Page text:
March 2, 2020

Economists Wondered What Would Cause the Next Recession - This Might Be It

EXCERPT:  The ongoing spread of the coronavirus has already dampened worldwide growth, and it could get worse. Given the uncertainty that lies ahead, now's the time to recession-proof your loan portfolio.

The coronavirus is infecting scores of people across the globe while simultaneously ravaging the global economy.

The coronavirus has everyone on edge as it continues to spread and become pandemics in countries outside of China, including Iran, Italy, and South Korea. But in addition to the health implications of the virus, it is also wreaking havoc on the global economy.

This most recent coronavirus appears to be more damaging to the global economy than its predecessor, SARS, which also started in China and spread across the world, killing nearly 800 people and infecting just over 8,000. But this latest virus has already infected over 80,000 people around the world, as of this writing, and claimed over 2,700 lives. While the rate of death is lower this time around compared to the SARS outbreak from 17 years ago, the rapid spread and the sheer number of infections is perhaps even more worrisome.

According to Oxford Economics, COVID-19, as the virus has been officially dubbed, is anticipated to cost the worldwide economy over $1 trillion if it worsens to become a global pandemic and spreads outside Asia. And with recent news about outbreaks and lockdowns in Italy, Iran, and South Korea, it seems as though such forecasts are on par to come to fruition.

Coronavirus a Threat to the Global Economy

The coronavirus continues to threaten global supply chains as manufacturers and retailers across the world who are heavily dependent on Chinese suppliers see worsening shortages.

Many parts of the globe depend on consumption and production from China. A number of companies rely on the interconnection that they have with China. But with more and more factories shutting down amidst fears of contamination, the global supply chain is seeing the ripple effects. Such factory closures in China have trickled over to nearby nations as businesses struggle to find alternative sources from Asia.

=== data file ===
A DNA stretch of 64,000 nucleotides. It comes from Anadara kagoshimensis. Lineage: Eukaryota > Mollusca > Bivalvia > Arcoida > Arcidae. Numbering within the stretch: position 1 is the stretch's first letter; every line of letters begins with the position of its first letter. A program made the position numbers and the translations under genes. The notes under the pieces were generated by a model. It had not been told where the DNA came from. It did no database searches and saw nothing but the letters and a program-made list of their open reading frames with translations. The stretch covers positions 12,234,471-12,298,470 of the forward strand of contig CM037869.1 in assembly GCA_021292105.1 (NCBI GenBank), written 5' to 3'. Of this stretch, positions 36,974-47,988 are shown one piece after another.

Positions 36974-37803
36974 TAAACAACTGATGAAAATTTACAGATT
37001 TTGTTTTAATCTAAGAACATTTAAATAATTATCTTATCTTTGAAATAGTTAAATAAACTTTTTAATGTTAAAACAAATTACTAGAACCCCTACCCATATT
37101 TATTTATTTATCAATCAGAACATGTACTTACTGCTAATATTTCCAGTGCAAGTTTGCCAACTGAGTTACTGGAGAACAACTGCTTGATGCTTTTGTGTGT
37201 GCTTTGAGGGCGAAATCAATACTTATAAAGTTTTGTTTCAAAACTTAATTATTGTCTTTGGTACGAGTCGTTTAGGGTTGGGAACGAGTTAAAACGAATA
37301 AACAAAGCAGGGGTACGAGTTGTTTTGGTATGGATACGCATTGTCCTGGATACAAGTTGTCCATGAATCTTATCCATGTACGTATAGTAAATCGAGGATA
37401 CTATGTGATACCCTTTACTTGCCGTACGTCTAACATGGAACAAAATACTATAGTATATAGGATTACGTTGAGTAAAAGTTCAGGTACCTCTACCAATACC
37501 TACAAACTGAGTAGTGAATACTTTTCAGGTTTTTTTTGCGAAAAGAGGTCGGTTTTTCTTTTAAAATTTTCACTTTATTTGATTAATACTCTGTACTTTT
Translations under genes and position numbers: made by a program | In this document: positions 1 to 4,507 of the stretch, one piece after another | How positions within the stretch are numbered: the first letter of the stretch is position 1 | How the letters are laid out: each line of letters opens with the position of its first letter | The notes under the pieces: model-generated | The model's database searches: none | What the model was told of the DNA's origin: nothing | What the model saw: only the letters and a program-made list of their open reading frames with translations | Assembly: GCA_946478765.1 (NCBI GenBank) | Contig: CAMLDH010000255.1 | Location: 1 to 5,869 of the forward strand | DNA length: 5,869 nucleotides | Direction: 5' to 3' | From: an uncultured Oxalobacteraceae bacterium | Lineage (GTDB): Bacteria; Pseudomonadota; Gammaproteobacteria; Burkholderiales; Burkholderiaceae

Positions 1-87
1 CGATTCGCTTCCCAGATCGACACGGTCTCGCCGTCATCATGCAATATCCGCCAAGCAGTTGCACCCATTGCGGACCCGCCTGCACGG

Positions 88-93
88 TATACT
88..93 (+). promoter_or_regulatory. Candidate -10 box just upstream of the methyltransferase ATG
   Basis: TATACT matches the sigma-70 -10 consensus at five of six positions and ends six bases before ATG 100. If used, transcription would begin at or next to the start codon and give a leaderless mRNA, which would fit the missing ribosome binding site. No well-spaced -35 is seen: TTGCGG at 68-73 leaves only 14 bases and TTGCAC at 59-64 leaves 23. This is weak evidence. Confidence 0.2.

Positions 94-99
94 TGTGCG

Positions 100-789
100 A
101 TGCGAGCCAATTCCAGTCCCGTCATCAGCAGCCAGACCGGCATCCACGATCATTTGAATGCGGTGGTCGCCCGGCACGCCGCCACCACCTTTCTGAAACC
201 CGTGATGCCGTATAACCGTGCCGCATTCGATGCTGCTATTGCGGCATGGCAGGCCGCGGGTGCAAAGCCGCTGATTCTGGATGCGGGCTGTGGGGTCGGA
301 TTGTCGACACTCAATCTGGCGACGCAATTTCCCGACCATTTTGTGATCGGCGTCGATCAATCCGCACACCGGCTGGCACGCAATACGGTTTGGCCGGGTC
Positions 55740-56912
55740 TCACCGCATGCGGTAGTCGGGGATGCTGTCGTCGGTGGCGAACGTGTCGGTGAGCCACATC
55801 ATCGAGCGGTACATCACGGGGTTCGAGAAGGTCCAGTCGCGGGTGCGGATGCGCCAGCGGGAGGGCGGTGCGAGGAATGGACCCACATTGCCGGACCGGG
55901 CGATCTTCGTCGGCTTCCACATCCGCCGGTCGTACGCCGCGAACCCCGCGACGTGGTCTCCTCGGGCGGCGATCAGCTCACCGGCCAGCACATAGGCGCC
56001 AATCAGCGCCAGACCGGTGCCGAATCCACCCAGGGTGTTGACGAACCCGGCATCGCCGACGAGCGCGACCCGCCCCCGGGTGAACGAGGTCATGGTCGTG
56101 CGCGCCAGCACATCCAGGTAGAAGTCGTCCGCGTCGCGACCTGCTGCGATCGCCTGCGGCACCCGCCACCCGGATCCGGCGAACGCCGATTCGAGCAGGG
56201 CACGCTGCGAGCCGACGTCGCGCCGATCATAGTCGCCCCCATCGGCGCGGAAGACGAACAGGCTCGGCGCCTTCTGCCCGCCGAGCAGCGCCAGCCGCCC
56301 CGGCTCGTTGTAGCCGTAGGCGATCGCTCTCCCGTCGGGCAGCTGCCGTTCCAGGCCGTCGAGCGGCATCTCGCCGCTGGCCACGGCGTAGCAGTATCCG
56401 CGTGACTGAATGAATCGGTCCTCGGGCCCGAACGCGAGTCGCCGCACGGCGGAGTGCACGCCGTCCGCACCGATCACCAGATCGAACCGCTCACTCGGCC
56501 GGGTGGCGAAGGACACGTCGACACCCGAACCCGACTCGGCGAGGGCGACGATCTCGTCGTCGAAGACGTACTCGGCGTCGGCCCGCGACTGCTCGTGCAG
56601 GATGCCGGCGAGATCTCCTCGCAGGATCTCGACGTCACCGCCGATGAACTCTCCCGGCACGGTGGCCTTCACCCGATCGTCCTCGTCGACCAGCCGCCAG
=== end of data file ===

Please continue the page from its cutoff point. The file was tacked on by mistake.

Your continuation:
Over recent years, China has become a vital part of global business and is a hot spot for product manufacturing. China's wealthy demographic - of which there are hundreds of millions - spends incredible sums of money on tourism and luxury products. Compared to 2003, when China's economy accounted for approximately 4 percent of global GDP, it's now quadrupled to make up 16 percent of global output.

Stock markets have seen plenty of red over recent weeks as the coronavirus continues to spark fears across the globe.

Stock Markets Ravaged by Continued Spread of the Virus

This past Tuesday, February 25, the Dow Jones industrial average saw its worst two-day slump in about four years, though US shares moved higher by midday the day after. In European and Asian markets, however, financial concerns are evident as the virus continues to spread with hardly any indication that it would stop in the short term.

Banks At Risk As a Result of the Coronavirus

The way that businesses, consumers, and governments respond to the coronavirus outbreak - particularly as it spreads to countries outside of China - is what matters most. Traveling has significantly slowed, if not halted altogether in some parts of the world. People are staying home out of fear of contracting the virus and are therefore less likely to spend, including taking out loans.

Hong Kong's banks are facing weaker asset quality and slowed loan growth. Asian lenders, including HSBC, are experiencing declines in demand for mortgages, corporate loans, and credit card usage. Some banks even began the process of stress testing certain parts of their business in China and Hong Kong out of fears of a growing pandemic of the virus.

The ripple effect that the coronavirus has had and continues to have may likely be the main driver of the next recession. It's impossible to project what will come in the following days, weeks, and even months. But what is certain, however, is that banks and financial institutions are highly encouraged to take precautions immediately to recession-proof their loan portfolios should the economy take a nosedive in the near future.

At Garnet Capital, we can assist you in selling off weak assets and replacing them with stronger ones that will help strengthen your loan portfolios, so they may be better able to withstand any financial turmoil that may come.

Register for our online portfolio auction system today.